Review: The Legend of Zelda: A Link to the Past

August 28, 2012

Well, this is certainly late as hell. But, I actually do have a good excuse for it, that excuse being a new, two-month old puggle puppy. Also, training said puggle puppy to not go to the bathroom in the house. And having to take the puppy with me when I go to sleep so she doesn’t cry all night.

But enough about that, let’s talk about The Legend of Zelda. The seminal series was launched in 1986 by Takashi Tezuka and Shigeru Miyamoto, partially based on Miyamoto’s childhood exploring the hills, lakes, and caves around his home in Sonobe, Kyoto (it was the late 50’s/early 60’s – kids wandered around a lot more back then). The Legend of Zelda was insanely successful, making main character Link one of the icons of Nintendo. The sequel, Zelda II: The Adventure of Link, also proved popular, advancing the overall storyline despite the change from overhead to 2D sidescrolling and a lives system.

And then we come to the subject of today’s review, The Legend of Zelda: A Link to the Past, which was released to widespread critical acclaim and financial success in 1991. Set…okay, we can’t really pin down exactly where this or any game in the series falls on the timeline, but it takes place somewhere before the first two in the series. At the start of the game, Link and his uncle are both awakened by telepathic dreams from Princess Zelda, a descendant of the Seven Sages who sealed Ganon in the shadow world, telling them that she has been imprisoned in the castle dungeon by Agahnim, who is trying to release Ganon. Link’s uncle goes off to try to rescue Zelda, telling Link to stay in bed.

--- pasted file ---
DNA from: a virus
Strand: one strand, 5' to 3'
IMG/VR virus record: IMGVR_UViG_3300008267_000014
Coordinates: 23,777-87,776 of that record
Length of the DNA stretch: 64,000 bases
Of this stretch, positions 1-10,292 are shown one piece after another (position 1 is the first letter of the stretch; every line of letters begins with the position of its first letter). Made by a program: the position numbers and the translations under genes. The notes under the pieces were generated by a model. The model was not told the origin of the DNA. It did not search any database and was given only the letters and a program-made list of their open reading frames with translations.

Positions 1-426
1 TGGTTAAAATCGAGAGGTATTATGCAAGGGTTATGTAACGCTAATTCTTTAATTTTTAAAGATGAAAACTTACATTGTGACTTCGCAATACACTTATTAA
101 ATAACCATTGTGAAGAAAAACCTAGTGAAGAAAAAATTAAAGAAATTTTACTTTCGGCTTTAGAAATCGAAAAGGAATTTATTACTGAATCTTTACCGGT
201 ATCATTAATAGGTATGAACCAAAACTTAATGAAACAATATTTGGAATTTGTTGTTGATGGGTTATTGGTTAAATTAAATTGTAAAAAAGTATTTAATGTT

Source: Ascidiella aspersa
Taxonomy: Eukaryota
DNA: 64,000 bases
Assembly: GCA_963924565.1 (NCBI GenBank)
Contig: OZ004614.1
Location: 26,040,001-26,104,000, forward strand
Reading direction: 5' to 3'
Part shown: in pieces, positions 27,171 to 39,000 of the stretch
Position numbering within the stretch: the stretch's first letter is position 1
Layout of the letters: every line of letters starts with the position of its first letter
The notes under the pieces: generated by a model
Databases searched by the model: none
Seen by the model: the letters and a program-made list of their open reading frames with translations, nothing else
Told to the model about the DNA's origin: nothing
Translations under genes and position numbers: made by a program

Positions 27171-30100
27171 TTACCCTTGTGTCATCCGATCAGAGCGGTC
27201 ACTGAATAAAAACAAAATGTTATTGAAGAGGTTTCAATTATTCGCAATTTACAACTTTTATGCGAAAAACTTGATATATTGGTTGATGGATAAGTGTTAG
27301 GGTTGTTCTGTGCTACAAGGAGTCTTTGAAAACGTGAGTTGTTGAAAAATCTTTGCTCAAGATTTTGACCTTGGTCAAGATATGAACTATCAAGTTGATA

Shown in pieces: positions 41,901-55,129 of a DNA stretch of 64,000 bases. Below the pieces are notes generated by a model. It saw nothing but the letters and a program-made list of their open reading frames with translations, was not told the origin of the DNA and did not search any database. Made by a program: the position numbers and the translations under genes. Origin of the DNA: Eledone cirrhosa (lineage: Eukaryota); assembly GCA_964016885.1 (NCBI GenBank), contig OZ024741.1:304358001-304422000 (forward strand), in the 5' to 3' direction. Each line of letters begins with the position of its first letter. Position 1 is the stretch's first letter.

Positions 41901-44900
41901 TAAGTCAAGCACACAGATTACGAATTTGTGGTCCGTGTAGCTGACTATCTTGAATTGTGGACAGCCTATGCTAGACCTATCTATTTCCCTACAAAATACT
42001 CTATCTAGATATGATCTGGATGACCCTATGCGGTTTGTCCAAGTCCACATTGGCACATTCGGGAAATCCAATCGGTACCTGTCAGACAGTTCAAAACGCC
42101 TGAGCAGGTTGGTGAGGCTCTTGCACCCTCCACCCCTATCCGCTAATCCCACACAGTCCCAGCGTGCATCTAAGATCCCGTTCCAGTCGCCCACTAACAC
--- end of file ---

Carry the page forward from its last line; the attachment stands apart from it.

In true RPG fashion, Link completely ignores the advice of a concerned guardian, and heads out to the castle. And it’s a good thing he does, because in a secret passage to the castle, his uncle lies wounded, passing along his sword and shield and the spinning sword technique passed down through the family. And that’s where the real action of the game begins.

Now, technology has…changed in the past twenty years or so. I wouldn’t be surprised if the first laptop we had, way back in the mid-nineties, couldn’t even run any Legend of Zelda game. But the laptop I’m typing this on now can run, and smoothly at that, games like Just Cause 2 and Madden 2008. So the question that has to be addressed is, do these kinds of games matter these days?

Yes. Yes, yes, and a third yes. These aren’t just some old pieces of plastic; these games, despite how they look in comparison to modern games, are the foundation of the state of gaming as it is today. A Link to the Past is still a ton of fun. The sound and music are fantastic, the story is a classic, high fantasy twist on the damsel-in-distress and hero’s quest tales, and I feel it strikes the right balance in terms of difficulty, being challenging without being frustrating. I still have a blast whenever I play it.


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